This is a monthly e-newsletter from the Lifebrain Horizon2020 project.
View this email in your browser


Lifebrain Newsletter February 2022

(For a better quality reading we suggest you to view this email in your web browser).

The Lifebrain e-newsletter is aimed at the general public, patient organisations, policy-makers, and researchers interested in brain and cognition.

Lifebrain newsletters are also collected and available on the project website.

Please forward the newsletter to colleagues, friends or family members, you think might be interested in reading it.

If you no longer want to be a member of this mailing list, you can unsubscribe from this list and your information will be deleted.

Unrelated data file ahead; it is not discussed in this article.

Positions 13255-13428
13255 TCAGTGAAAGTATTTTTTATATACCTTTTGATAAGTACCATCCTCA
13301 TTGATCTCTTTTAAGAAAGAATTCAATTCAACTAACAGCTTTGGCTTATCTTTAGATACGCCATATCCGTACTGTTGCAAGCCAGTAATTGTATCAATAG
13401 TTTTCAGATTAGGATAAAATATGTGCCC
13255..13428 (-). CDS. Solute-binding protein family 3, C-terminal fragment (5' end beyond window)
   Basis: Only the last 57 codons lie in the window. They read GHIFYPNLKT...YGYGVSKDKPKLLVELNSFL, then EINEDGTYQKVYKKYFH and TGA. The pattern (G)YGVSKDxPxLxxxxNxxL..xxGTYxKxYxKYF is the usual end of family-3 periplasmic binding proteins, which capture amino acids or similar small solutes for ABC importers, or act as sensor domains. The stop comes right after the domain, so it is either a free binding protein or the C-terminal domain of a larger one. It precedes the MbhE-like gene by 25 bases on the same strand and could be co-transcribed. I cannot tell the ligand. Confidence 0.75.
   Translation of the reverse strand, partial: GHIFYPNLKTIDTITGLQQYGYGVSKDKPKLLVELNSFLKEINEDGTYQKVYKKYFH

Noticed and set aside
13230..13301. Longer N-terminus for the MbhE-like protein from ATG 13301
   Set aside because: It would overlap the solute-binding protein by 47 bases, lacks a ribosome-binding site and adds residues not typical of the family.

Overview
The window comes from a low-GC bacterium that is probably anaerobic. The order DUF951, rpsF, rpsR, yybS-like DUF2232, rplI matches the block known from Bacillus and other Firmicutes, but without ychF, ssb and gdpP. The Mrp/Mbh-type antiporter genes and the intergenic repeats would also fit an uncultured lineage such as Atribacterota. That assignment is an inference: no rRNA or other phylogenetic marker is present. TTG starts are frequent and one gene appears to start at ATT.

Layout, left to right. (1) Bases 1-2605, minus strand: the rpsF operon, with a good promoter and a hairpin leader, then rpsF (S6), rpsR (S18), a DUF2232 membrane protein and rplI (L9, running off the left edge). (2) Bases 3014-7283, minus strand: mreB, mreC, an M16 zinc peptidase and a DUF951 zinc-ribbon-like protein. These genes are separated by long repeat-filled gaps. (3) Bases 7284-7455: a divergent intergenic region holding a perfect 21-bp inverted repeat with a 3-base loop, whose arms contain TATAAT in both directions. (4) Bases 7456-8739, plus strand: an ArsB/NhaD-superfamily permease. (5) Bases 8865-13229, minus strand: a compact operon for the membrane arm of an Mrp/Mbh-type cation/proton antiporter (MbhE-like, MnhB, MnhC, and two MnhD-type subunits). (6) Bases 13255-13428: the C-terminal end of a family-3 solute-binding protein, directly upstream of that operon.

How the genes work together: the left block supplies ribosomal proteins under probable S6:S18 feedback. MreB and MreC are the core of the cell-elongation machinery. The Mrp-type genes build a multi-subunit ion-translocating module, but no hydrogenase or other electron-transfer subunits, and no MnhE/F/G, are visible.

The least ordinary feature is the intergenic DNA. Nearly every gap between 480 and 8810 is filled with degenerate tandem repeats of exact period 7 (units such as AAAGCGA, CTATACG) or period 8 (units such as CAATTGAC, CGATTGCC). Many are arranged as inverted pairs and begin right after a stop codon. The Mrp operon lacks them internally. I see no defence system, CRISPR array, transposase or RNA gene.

What motivates people to look after their brain health?

The prospect of experiencing symptoms of cognitive or mental decline was a key motivation to undertake lifestyle changes, even more so than having been diagnosed with a brain disorder – an important finding from the second public report of the Global Brain Health Survey.

7 of 10 respondents said they would be motivated to change lifestyle if they noticed problems with their brain health, such as if their memory worsened.
“The challenge with this is that it might be a bit late to start making lifestyle changes once symptoms arise. Taking care of the brain is a lifelong endeavor, the earlier people adopt healthy behaviours for their brain health, the better”, says lead author of the survey, Dr. Isabelle Budin-Ljøsne, from the Norwegian Institute of Public Health.
Only a third of respondents were motivated to make lifestyle changes if confronted with a brain disease diagnosis.
“This suggests that people might perceive lifestyle factors as irrelevant after a diagnosis is set and several signs of the disease are obvious”, says Budin-Ljøsne.